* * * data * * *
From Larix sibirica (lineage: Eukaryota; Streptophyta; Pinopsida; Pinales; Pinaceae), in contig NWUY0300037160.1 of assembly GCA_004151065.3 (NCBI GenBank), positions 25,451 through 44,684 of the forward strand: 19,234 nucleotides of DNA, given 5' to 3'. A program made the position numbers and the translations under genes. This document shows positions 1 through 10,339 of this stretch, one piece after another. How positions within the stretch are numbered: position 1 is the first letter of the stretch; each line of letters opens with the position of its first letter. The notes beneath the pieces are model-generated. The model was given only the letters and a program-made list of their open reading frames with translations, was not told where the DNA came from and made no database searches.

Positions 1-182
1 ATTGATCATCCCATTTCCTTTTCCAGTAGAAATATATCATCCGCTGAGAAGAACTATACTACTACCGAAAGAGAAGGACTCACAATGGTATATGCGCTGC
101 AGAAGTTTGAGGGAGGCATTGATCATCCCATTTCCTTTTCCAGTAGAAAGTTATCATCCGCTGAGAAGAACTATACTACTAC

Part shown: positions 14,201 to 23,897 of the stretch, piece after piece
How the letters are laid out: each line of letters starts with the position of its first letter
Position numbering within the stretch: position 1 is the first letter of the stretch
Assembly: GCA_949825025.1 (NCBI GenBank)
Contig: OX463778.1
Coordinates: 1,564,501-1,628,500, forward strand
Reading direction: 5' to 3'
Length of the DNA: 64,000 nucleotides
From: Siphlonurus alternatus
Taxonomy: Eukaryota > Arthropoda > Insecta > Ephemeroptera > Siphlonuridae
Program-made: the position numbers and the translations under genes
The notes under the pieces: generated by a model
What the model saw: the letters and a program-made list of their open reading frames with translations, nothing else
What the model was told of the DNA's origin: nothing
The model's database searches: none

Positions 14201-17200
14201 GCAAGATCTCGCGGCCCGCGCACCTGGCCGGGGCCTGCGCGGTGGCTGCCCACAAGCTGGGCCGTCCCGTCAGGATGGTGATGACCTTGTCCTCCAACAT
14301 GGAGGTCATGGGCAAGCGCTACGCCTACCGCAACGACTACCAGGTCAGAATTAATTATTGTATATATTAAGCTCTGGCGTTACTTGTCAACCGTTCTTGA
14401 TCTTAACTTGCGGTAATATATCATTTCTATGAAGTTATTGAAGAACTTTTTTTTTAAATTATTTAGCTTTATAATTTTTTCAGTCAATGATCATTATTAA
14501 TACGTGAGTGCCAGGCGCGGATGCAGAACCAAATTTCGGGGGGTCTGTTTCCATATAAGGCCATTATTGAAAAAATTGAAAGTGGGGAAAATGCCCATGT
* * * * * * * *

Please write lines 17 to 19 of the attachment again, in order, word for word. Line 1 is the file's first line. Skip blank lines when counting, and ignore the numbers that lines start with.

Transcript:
What the model saw: the letters and a program-made list of their open reading frames with translations, nothing else
What the model was told of the DNA's origin: nothing
The model's database searches: none